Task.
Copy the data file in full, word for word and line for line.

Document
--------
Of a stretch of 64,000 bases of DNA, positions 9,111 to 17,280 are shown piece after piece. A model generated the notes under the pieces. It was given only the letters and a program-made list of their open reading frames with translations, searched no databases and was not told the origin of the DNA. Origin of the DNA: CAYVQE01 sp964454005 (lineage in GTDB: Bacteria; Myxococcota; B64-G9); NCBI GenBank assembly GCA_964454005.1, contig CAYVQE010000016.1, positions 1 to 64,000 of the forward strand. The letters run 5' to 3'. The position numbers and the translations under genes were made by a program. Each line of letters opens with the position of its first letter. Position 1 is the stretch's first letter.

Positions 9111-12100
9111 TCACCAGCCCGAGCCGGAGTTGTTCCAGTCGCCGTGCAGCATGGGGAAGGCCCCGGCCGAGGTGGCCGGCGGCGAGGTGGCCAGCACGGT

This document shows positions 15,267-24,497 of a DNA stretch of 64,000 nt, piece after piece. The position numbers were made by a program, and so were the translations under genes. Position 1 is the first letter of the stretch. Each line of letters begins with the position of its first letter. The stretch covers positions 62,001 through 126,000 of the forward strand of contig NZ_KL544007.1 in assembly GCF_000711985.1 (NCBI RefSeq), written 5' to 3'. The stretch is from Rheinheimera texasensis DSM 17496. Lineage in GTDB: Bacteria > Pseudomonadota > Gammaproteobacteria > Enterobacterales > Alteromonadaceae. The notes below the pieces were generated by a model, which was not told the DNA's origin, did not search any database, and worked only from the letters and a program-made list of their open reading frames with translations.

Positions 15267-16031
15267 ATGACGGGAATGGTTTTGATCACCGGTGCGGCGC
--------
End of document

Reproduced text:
Of a stretch of 64,000 bases of DNA, positions 9,111 to 17,280 are shown piece after piece. A model generated the notes under the pieces. It was given only the letters and a program-made list of their open reading frames with translations, searched no databases and was not told the origin of the DNA. Origin of the DNA: CAYVQE01 sp964454005 (lineage in GTDB: Bacteria; Myxococcota; B64-G9); NCBI GenBank assembly GCA_964454005.1, contig CAYVQE010000016.1, positions 1 to 64,000 of the forward strand. The letters run 5' to 3'. The position numbers and the translations under genes were made by a program. Each line of letters opens with the position of its first letter. Position 1 is the stretch's first letter.

Positions 9111-12100
9111 TCACCAGCCCGAGCCGGAGTTGTTCCAGTCGCCGTGCAGCATGGGGAAGGCCCCGGCCGAGGTGGCCGGCGGCGAGGTGGCCAGCACGGT

This document shows positions 15,267-24,497 of a DNA stretch of 64,000 nt, piece after piece. The position numbers were made by a program, and so were the translations under genes. Position 1 is the first letter of the stretch. Each line of letters begins with the position of its first letter. The stretch covers positions 62,001 through 126,000 of the forward strand of contig NZ_KL544007.1 in assembly GCF_000711985.1 (NCBI RefSeq), written 5' to 3'. The stretch is from Rheinheimera texasensis DSM 17496. Lineage in GTDB: Bacteria > Pseudomonadota > Gammaproteobacteria > Enterobacterales > Alteromonadaceae. The notes below the pieces were generated by a model, which was not told the DNA's origin, did not search any database, and worked only from the letters and a program-made list of their open reading frames with translations.

Positions 15267-16031
15267 ATGACGGGAATGGTTTTGATCACCGGTGCGGCGC